The Red Flanders Poppy
The most noticeable symbol of Remembrance Day is the red Flanders poppy. It was popularised in the contemporary poem of the Canadian medical officer Lieutenant Colonel John McCrae, who was moved to write it in 1915 after the death of a close friend. It was published in Punch magazine.
McCrae himself became a victim of the war, dying of pneumonia in 1918. The first stanza of his poem reads:
‘In Flanders fields the poppies blow
Between the crosses, row on row,
That mark our place; and in the sky
The larks, still bravely singing, fly
Scarce heard amid the guns below’
Macrae’s poem inspired American Professor Moina Michael, who declared she would always wear a red poppy as a symbol of remembrance for those who served in the war. Involved in teaching disabled ex-servicemen, she thought of selling silk red poppies to raise money to support the men.
Adoption of The Poppy
The idea was adopted by American and British ex-servicemen’s organisations and within three years, had spread across the Empire and Europe. For practical reasons red paper poppies were adopted.
The forerunner of the RSL, the Returned Soldiers and Sailors Imperial League, first sold poppies on Armistice Day, 1921. Priced at a shilling (10 cents) each, the funds raised were mostly used to support French children and the League’s welfare work.
One penny went to the League’s treasury. Poppies are still exchanged for a donation to support the RSL’s work with veterans, just as envisaged by Professor Michael one hundred years ago.
Since then the use of the poppy has expanded. In addition to Remembrance Day, it features in Anzac Day ceremonies.
In the United Kingdom thousands of poppies are dropped from a WWII Lancaster bomber on ceremonial occasions. In 2014, over 800,000 ceramic poppies cascaded from a turret in the Tower of London, each representing a Commonwealth death in WWI.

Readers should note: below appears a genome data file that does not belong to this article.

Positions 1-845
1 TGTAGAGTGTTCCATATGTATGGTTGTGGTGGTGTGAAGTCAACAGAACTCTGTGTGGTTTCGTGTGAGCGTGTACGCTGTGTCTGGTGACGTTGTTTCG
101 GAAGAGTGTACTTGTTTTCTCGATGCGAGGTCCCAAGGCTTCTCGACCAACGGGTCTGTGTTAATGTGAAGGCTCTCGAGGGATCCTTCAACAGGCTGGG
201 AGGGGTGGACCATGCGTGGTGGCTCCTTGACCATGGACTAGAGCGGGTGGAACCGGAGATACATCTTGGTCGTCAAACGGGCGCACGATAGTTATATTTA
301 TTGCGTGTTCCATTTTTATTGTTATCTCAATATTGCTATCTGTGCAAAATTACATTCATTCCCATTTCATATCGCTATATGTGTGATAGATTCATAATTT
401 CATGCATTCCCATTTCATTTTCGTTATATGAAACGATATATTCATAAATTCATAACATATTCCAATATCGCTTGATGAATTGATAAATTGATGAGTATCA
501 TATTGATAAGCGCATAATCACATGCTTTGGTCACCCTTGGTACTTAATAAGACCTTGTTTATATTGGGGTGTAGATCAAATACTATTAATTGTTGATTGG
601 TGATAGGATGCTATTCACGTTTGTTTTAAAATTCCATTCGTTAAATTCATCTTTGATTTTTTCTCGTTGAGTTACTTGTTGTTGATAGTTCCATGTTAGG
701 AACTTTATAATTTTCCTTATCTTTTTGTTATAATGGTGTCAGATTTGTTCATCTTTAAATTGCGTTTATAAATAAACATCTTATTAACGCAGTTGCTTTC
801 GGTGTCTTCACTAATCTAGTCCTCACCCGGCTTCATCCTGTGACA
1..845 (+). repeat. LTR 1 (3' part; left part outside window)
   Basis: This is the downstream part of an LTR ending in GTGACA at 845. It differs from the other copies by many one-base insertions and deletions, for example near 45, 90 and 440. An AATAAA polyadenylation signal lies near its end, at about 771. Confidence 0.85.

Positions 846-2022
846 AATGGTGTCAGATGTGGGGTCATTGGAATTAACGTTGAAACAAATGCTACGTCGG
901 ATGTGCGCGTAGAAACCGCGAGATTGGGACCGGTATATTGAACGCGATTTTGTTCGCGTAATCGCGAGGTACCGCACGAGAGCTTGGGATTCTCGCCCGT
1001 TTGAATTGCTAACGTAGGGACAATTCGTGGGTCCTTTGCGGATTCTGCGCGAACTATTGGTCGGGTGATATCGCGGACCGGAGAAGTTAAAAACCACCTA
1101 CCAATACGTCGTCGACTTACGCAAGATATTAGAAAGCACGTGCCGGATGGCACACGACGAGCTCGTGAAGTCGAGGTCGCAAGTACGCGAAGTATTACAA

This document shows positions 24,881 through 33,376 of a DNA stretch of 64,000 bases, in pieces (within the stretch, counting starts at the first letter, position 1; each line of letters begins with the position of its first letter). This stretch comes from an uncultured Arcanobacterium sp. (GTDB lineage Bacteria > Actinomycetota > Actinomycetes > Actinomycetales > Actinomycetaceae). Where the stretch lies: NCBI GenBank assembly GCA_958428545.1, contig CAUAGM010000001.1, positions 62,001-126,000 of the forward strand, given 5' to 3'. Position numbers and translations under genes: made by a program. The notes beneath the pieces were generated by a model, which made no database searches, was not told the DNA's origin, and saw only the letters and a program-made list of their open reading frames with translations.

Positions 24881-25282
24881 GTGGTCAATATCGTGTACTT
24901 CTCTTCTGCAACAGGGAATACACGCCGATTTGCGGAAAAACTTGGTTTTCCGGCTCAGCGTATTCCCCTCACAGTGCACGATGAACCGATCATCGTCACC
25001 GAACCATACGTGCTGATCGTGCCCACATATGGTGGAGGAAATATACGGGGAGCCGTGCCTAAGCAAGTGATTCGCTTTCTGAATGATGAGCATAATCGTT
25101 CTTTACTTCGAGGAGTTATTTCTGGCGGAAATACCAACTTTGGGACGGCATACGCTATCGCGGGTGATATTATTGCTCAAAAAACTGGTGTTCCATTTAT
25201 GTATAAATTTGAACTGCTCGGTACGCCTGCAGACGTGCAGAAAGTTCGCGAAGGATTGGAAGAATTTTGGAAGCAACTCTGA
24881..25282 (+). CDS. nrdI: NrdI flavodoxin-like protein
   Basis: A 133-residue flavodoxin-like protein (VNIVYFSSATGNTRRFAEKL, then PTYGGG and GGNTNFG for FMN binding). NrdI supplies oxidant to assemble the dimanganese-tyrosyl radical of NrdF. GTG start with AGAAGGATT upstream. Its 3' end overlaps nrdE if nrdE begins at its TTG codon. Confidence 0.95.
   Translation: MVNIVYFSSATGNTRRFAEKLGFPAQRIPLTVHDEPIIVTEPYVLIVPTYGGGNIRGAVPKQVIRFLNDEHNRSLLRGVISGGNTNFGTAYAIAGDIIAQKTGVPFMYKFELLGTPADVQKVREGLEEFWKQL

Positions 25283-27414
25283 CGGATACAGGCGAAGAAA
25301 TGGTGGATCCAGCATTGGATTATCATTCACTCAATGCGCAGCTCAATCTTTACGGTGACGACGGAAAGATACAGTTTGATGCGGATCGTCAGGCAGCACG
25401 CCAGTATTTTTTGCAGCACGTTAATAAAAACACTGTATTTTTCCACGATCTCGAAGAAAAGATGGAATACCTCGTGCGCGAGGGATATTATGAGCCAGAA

Poppies in Australia
Similarly in Australia, 62,000 red poppies have been planted in the Sculpture Garden of the Australian War Memorial to commemorate the centenary of the Armistice. Handcrafted by volunteers, each represents an Australian life lost in the war.
Institutional commemoration aside, it is the personal use of the poppy that is most poignant. Splashes of red poppies stand out from the black background of the Roll of Honour in the cloisters of the Australian War Memorial, where Australians place poppies to honour one of the fallen.
It is a custom which comes from spontaneous gestures from crowds queuing to lay poppies on the Tomb of the Unknown Soldier on the day of his interment on 11 November 1993.
A century after its conception, the red poppy remains a symbol of the words voiced at each commemoration: Lest we forget
About the author: Richard Pelvin was Curator of Official Records at the Australian War Memorial and is now an independent military history researcher. Richard has had a number of books published including ‘Anzac: An Illustrated History 1914 – 1918’, ‘Vietnam’, and ‘Second World War: A Generation of Australian Heroes’.